“All the way to the top there were dead Marines along the stairs. They were slumped over and all appeared to be shot through the head and face. They each had just a small trickle of blood running from between their eyes.”

The bodies of Marines who had at­tempted to ascend the stairs were scattered over the hillside. They were the victims of earlier waves, and John gazed at each one as he climbed around them, the lifeless bodies serving as markers the higher he climbed.

“Every one of those guys I saw dead …. ” John had to pause. The memory of the fallen Marines still haunted him. “Every one of those guys, my heart went out to them.” Nearly 80 years later, the tears still came.

What happened when you got to the top of the stairs?” I asked.

“Then I found my outfit!” John said, a smile on his face. Reuniting with his field artillery battalion was obviously a much happier memory. “Right then and there I found my guys.”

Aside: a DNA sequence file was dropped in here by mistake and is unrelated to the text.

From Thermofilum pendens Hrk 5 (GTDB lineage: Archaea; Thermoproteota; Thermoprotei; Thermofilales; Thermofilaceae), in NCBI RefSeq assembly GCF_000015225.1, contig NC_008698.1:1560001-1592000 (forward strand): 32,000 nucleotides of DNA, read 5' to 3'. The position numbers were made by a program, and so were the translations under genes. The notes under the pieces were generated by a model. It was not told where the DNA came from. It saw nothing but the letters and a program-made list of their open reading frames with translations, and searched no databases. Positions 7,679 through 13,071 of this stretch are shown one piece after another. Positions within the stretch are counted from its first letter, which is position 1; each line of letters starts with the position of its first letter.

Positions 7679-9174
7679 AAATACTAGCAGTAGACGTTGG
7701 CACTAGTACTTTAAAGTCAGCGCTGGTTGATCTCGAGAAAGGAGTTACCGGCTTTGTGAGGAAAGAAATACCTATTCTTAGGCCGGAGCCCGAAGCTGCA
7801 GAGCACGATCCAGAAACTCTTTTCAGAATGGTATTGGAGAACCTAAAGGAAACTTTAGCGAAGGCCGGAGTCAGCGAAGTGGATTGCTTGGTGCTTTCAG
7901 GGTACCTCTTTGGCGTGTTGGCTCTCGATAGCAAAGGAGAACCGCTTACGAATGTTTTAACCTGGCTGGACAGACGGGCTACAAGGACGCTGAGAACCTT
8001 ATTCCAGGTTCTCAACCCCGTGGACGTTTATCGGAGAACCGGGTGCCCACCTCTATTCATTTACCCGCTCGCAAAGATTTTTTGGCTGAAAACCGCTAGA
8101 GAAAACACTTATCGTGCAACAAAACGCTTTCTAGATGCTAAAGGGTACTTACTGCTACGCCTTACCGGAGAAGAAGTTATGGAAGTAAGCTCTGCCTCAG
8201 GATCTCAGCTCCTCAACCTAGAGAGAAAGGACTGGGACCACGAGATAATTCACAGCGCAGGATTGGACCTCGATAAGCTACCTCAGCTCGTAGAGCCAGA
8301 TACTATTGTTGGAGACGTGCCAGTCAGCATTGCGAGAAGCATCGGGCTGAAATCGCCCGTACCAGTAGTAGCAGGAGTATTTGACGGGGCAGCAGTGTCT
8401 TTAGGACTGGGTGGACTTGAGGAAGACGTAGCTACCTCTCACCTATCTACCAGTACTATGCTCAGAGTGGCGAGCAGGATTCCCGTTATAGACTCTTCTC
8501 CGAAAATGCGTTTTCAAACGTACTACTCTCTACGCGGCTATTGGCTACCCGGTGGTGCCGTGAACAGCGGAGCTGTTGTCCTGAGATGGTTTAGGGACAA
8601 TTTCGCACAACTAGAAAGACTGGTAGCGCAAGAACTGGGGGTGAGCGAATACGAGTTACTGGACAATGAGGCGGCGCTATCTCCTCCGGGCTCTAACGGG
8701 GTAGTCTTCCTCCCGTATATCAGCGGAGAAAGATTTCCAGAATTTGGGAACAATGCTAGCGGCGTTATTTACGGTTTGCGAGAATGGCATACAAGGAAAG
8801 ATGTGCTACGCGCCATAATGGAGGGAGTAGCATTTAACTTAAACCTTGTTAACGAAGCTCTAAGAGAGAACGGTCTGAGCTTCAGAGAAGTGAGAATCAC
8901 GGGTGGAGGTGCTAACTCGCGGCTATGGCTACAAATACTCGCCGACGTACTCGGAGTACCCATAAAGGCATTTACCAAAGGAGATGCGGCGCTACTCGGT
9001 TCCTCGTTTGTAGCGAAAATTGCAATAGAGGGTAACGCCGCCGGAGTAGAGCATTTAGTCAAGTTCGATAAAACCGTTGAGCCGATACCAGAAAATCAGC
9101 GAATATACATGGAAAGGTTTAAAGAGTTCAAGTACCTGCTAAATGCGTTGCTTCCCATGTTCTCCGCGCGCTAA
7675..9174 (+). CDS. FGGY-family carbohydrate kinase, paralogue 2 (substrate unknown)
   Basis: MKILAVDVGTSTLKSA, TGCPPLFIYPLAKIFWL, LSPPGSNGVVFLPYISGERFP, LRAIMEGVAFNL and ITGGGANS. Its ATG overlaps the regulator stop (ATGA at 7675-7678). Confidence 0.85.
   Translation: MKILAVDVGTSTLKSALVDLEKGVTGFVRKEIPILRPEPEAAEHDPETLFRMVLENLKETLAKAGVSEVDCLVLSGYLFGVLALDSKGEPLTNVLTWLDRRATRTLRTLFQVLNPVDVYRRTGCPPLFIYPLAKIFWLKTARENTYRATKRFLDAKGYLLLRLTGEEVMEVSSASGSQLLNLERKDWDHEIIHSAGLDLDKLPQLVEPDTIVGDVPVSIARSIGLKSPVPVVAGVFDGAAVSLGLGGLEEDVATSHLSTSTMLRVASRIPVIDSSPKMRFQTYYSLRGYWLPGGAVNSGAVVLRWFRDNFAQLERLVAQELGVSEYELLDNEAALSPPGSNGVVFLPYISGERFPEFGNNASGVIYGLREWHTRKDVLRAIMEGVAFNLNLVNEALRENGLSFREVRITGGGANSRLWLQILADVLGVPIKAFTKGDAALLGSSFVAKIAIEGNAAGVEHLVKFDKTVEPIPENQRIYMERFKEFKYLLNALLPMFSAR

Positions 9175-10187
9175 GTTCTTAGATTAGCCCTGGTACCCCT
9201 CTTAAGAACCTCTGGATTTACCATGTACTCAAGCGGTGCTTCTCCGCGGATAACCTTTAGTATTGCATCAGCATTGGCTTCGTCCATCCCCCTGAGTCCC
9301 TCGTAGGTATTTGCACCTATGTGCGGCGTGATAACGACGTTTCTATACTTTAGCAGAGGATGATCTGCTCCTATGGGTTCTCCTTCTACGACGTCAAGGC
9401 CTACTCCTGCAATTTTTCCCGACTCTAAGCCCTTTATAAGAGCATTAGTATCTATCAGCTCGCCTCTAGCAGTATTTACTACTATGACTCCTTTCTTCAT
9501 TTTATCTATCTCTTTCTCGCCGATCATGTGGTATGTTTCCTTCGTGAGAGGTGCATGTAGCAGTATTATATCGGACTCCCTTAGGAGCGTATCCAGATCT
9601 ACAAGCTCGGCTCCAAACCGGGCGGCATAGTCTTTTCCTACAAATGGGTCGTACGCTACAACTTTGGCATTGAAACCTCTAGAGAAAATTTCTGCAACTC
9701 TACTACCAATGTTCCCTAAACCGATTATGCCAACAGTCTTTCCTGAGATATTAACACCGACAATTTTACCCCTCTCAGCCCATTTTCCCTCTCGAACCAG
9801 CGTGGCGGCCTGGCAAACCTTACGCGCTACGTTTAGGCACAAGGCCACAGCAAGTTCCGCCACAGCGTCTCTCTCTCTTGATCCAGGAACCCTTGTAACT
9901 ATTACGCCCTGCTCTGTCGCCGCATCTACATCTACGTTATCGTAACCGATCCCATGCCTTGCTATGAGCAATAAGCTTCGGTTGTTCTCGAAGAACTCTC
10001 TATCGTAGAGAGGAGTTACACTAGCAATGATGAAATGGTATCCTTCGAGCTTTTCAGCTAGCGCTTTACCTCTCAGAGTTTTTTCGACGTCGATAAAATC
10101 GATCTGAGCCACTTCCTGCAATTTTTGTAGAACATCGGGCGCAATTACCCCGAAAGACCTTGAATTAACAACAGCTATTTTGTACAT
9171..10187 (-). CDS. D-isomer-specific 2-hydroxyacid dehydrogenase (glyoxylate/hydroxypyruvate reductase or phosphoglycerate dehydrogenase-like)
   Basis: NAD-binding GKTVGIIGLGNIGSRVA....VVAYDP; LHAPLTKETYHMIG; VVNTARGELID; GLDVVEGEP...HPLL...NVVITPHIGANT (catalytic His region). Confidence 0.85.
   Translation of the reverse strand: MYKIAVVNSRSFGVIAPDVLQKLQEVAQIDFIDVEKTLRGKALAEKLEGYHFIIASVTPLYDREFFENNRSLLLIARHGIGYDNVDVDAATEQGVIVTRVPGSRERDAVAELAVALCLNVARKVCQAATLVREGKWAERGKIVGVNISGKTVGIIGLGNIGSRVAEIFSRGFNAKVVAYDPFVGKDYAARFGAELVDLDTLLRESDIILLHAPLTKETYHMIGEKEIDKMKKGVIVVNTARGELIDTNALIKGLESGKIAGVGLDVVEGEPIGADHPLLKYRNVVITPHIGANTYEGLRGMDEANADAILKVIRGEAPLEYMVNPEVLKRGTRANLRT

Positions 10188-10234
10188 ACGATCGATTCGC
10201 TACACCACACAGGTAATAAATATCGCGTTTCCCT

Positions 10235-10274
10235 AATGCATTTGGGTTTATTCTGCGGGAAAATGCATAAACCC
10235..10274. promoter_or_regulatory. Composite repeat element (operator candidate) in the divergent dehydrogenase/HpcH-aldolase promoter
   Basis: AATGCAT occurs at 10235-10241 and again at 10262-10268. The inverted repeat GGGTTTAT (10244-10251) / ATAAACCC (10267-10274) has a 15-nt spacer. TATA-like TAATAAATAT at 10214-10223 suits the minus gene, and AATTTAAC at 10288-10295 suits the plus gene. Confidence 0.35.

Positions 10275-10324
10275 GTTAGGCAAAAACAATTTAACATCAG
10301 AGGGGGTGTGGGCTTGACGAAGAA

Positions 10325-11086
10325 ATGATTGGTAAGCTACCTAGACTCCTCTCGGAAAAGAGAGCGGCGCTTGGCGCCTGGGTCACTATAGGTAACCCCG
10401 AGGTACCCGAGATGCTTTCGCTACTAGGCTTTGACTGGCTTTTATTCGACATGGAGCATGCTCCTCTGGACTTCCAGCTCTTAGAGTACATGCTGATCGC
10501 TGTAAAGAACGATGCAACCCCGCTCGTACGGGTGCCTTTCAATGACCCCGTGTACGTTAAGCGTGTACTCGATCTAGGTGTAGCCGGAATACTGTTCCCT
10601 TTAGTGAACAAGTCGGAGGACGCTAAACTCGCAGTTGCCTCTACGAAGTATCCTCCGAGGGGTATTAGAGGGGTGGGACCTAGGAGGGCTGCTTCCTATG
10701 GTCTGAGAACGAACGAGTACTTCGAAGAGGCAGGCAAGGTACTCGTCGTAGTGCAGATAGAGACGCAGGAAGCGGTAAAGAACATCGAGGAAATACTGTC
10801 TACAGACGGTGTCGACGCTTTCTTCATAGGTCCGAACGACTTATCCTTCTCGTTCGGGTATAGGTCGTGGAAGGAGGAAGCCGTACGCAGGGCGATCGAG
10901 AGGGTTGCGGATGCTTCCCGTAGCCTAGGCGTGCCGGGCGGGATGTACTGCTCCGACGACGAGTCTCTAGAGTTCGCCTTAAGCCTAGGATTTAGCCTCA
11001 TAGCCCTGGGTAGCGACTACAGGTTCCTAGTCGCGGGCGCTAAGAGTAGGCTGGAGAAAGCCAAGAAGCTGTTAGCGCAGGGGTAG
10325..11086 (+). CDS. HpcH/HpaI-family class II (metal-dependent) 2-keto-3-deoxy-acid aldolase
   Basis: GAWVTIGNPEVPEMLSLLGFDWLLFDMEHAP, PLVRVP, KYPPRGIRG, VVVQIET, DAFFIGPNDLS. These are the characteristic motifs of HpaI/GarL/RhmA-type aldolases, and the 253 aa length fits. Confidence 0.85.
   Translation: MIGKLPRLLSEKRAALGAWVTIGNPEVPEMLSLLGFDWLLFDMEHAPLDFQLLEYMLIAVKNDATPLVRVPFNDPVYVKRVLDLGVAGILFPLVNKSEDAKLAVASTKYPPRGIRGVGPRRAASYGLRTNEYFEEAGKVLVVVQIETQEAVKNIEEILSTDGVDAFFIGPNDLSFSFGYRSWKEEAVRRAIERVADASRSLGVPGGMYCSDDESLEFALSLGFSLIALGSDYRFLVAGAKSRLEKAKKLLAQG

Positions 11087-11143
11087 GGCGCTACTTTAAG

Marine casualties are carried away from the frontlines on Iwo Jima. (USMC)

Fox Battery was set up not far from the summit of the cliff John had climbed. Their guns had been dragged into po­sition in the earlier two waves.

“The first man I saw was a forward observer from my battery, a lieutenant. I didn’t want him to know I didn’t have a rifle, so at this point I’m still trying to look for a weapon. I didn’t look long before we had our first fire mission.”
John’s attempt to arm himself would have to wait. The 75 mm howitzers were ready to fire.

“I lost count how many shells we fired. The forward observer was giving us coordinates all day, and at night we shot illumination rounds. By day two we were running out of ammunition.”

John’s battery was doing a historic job grunts of the 5th Marine Division.
At night, however, things got weird. An unknown voice called out to them. “Fox Battery, where are you? Fox Battery, where are you?” The voice seemed to come from far in the distance. “We found that so strange. We were taught never to call out to one another in the night. So we hid low behind our guns and ignored it.”

John believes it was Japanese soldiers testing to see if they could infiltrate. Some Marines and forward observers had gone missing. There was no way to tell if they had been tortured or killed for information by the Japanese.